From Ocala, Florida, USA:
My daughter recently married a young man with type 1 diabetes.
He went to a new doctor (he hadn't been seen by a doctor in at least five years); they are trying to get up-to-date blood work and new profiles.
He said the last time he took regular insulin he wound up in a coma and could take only synthetic insulin. His new doctor said he wanted to try him on new type of regular insulin. Has technology advanced to where someone that is allergic to regular insulin can now use something that is synthetic?
The real question is whether he developed an actual allergic reaction to the insulin, or if he developed hypoglycemia. If your son-in-law needs this question answered, I would suggest seeing an allergist or diabetes doctor, who can skin-test him for regular insulin.
There are insulin analogues ("synthetic insulin") out there which are very good and may be superior to regular insulin in a lot of ways. However, they are very similar in structure to regular insulin and I would still be concerned that an allergic reaction is possible. Finding an answer is a serious question for your son-in-law. I would suggest that an insulin regimen without a rapid-acting insulin is inferior and leads to poor blood sugar control.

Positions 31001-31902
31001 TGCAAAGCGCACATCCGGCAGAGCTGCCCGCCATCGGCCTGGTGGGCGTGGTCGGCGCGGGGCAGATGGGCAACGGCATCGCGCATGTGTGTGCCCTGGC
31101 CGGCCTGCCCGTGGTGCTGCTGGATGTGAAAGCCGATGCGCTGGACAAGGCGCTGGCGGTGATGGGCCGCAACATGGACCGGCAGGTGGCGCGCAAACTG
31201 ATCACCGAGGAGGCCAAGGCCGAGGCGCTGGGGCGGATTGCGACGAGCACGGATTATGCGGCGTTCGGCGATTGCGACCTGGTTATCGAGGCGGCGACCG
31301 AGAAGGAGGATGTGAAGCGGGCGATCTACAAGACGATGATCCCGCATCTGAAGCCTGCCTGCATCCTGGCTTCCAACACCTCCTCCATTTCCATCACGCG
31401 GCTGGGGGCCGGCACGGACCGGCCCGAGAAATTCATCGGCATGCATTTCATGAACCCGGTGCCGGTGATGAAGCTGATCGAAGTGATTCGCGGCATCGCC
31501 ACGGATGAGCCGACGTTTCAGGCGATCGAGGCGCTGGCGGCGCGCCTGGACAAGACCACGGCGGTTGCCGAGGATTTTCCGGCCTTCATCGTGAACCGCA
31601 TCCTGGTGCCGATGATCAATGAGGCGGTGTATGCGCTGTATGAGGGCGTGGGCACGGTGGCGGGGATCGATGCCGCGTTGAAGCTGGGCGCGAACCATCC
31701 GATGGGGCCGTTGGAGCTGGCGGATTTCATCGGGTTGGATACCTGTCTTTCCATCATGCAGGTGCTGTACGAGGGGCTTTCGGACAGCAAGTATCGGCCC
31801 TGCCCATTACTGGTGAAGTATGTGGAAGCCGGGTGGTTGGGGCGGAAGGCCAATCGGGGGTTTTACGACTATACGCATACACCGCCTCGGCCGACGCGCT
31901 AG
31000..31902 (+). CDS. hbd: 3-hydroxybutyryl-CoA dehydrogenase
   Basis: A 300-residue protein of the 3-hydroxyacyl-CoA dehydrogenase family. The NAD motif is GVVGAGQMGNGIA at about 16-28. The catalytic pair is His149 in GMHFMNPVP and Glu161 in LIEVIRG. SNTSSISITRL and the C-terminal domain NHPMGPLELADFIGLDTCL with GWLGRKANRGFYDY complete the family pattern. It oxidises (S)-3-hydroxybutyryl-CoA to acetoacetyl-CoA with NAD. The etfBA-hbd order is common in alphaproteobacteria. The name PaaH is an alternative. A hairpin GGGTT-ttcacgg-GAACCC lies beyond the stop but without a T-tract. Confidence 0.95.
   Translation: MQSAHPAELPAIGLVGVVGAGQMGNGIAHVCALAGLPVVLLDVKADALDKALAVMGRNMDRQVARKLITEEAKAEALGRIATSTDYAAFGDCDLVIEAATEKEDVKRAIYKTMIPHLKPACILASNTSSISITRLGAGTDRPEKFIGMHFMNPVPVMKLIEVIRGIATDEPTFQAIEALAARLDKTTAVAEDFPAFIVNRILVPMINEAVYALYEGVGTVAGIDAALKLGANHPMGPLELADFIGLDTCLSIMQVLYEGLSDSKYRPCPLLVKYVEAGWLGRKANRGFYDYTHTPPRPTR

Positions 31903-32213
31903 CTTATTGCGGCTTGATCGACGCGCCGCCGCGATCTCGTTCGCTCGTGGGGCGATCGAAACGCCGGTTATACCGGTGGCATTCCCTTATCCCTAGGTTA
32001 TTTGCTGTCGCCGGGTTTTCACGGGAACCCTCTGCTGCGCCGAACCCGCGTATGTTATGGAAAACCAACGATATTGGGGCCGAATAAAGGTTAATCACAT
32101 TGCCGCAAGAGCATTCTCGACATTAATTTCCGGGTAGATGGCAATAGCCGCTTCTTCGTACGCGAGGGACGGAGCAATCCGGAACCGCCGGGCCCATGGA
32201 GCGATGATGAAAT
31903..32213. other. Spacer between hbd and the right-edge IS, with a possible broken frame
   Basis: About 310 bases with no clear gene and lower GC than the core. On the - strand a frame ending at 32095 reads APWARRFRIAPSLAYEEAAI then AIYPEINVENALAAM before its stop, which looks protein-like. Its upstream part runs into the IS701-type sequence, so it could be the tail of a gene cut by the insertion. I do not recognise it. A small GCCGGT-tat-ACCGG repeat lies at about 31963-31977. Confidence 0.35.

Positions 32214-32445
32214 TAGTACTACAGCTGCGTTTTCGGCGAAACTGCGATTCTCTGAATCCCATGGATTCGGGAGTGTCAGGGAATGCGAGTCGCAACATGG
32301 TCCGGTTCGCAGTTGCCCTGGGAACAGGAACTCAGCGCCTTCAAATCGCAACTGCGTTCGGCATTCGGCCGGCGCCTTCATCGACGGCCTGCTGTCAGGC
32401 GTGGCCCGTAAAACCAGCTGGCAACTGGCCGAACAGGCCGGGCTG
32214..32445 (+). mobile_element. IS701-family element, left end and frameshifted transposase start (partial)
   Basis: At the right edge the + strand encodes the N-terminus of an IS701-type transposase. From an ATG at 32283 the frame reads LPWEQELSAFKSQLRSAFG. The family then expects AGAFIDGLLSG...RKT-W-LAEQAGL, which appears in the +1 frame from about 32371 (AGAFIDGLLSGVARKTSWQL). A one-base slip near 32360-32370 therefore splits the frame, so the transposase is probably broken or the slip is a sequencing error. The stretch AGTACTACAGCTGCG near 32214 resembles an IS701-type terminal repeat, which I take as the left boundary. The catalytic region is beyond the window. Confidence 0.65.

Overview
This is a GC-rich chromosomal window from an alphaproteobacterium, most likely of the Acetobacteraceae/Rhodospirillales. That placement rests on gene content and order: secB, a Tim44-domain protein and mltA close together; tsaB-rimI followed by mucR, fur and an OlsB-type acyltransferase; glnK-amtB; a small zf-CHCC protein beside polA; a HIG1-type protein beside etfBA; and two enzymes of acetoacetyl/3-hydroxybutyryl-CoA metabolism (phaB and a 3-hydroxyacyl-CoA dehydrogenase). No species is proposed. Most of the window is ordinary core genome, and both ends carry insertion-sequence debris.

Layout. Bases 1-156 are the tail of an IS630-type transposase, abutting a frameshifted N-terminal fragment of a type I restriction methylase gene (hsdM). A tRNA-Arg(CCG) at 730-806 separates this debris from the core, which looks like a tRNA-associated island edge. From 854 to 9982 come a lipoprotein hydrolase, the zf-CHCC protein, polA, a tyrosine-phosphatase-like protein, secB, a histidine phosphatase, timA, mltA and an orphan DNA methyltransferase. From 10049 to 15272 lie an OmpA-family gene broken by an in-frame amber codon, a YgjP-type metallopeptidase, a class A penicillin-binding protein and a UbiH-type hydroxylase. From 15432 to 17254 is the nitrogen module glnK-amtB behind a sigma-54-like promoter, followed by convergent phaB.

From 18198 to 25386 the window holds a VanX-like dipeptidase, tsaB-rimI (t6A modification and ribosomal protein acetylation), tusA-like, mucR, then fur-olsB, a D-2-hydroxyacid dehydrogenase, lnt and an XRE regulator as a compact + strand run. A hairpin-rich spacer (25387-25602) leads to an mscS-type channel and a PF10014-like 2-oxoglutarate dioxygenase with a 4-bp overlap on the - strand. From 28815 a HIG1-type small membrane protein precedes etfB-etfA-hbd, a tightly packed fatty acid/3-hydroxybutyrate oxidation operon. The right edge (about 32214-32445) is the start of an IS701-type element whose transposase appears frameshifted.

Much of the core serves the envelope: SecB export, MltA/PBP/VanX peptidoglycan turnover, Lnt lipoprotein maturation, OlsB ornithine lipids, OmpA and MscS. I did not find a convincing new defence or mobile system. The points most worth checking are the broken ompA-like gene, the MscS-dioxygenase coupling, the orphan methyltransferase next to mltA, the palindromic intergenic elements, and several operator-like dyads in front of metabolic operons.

Since insulin allergies are very rare and hypoglycemia is very common, there is still a high likelihood he can take regular insulin or one of the rapid analogues. He needs to find a physician who will work with him to answer these questions.
Original posting 2 Aug 2001
Posted to Insulin
Last Updated: Tuesday April 06, 2010 15:09:24
This Internet site provides information of a general nature and is designed for educational purposes only. If you have any concerns about your own health or the health of your child, you should always consult with a physician or other health care professional.
This site is published by T-1 Today, Inc. (d/b/a Children with Diabetes), a 501c3 not-for-profit organization, which is responsible for its contents. Our mission is to provide education and support to families living with type 1 diabetes.
© Children with Diabetes, Inc. 1995-2016. Comments and Feedback.